by Julian Spivey
I saw a review of TBS’ new comedy “Angie Tribeca” last week that basically said, “You’re either going to love this show or hate it.”
After catching the bulk of the first season thanks to TBS uniquely marathoning it on Sunday, Jan. 17 by showing all 10 episodes on repeat for 25 straight hours, I can say I don’t necessarily agree with that statement, but can see how many would.
“Angie Tribeca,” from the minds of Steve and Nancy Carell, is bringing the comedic art-form of parody back to television a la “Airplane” and the ‘Naked Gun’ movies, with a bit of Mel Brooks’ ‘60s sitcom “Get Smart” thrown in for measure.
I understand the “you’re going to love it or hate” review, because most people are either going to enjoy the joke-a-second, sight gags – many of them rather obvious if you think about them for a second – while others are going to find the show one of the dumbest things they’ve ever seen. It really comes down to the fact of whether or not you like this particular style of humor.
After watching much of the first season, though, I don’t find myself loving or hating the show, but mostly indifferent to it.
It’s not the dumbest thing on television, as many have said on social media (note the overall critics consensus is actually pretty high on the show). It’s just that those people aren’t fans of the show’s style of comedy and that’s perfectly fine. But, as someone who enjoyed the lunacy of “Airplane” I can tell you some of the gags are actually pretty great and can occasionally induce laugh out loud moments.
But, like with anything that’s reliant on parody, particularly a high amount of sight gags, some of the moments are going to prove to be eye-rollingly annoying, as well. One moment I tired of quickly was the rookie police officer who vomits at every crime scene.
The performances from leads Rashida Jones as the title character and Hayes MacArthur as her partner Jay Geils (yes, almost all of the character names are jokes in themselves like everything else about this show) are solid, but my favorite performance comes from Jere Burns as Chet Atkins, the commander of the LAPD’s Really Heinous Crimes Unit, as Burns really plays up the part of a hard-nosed precinct captain to perfection. In a show that completely lampoons crime show dramas, his performance rings the truest.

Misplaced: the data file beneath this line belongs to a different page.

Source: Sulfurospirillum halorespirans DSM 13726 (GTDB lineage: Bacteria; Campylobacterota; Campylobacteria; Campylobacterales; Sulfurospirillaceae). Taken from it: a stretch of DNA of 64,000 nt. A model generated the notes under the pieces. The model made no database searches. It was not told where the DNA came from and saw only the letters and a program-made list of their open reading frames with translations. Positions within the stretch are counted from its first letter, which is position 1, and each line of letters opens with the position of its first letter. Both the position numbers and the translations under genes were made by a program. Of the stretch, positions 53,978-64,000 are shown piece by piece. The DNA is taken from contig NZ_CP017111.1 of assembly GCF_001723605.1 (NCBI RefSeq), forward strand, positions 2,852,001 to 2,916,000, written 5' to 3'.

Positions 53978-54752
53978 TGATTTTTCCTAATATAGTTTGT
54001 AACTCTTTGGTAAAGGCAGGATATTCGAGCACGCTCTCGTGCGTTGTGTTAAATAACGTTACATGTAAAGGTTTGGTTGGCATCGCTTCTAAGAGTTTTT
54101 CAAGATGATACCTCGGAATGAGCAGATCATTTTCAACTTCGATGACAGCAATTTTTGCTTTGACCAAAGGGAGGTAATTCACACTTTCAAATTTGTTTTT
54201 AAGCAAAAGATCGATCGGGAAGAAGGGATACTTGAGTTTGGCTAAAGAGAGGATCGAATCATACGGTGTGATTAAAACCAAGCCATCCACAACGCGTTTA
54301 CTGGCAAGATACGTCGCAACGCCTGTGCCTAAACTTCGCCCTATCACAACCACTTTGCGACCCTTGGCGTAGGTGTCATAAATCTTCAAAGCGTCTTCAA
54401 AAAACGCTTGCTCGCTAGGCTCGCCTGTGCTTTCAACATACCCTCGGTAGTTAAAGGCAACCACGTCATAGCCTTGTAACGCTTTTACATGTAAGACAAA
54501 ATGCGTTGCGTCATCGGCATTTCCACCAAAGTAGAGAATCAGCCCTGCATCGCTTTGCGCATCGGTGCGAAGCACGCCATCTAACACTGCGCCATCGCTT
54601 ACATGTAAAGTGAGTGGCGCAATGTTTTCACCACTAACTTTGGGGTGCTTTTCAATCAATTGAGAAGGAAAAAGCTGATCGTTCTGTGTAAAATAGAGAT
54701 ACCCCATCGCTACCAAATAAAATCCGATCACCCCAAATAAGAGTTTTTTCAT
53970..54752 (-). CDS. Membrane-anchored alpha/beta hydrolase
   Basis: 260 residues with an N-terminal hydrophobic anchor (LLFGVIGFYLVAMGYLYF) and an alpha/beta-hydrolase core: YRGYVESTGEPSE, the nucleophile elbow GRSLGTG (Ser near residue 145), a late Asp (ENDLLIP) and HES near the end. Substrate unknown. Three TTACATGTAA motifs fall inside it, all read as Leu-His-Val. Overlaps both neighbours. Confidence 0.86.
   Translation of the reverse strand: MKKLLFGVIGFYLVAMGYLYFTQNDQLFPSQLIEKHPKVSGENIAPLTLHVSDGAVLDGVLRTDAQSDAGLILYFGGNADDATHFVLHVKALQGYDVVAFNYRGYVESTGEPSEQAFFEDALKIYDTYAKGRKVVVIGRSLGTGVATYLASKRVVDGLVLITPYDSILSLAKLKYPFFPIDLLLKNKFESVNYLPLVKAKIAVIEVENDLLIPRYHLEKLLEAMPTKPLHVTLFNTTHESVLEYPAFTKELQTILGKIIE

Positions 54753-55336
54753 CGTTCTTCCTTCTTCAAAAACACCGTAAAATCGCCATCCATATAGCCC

The aspect of “Angie Tribeca” that I hate the most is the casting of Deon Cole in the supporting role of Det. DJ Tanner. I must point out that this has nothing to do with the actual show, though. Cole is supremely hilarious and I feel his talents are being wasted here. Cole was bust-a-gut hilarious in his supporting role as Charlie through the first season-and-a-half of the ABC sitcom “black-ish” and left the show at midseason this year to appear in “Angie Tribeca.” Essentially he left a better character and show for a seemingly lesser role on an inferior show.
Ultimately, “Angie Tribeca” is a harmless watch that should give you a few laughs per episode, unless you’re just absolutely annoyed by the parody genre.
by Julian Spivey
I’m not sure if this is a great way to remember the late, great Glenn Frey, founding member of the Eagles – it’s certainly not as great as listening to his terrific music, which I’ve done a lot since the news of his death on Monday, Jan. 18 – but I can’t help but remember and laugh about an old “Saturday Night Live” short film that at least somewhat poked fun at Frey.
Adam McKay is having the best time of his career right now as the Oscar-nominated director and co-screenwriter of “The Big Short” – a nominee for Best Picture, but it wasn’t all that long ago when he was just a staff writer (and head writer for two seasons) for “Saturday Night Live.”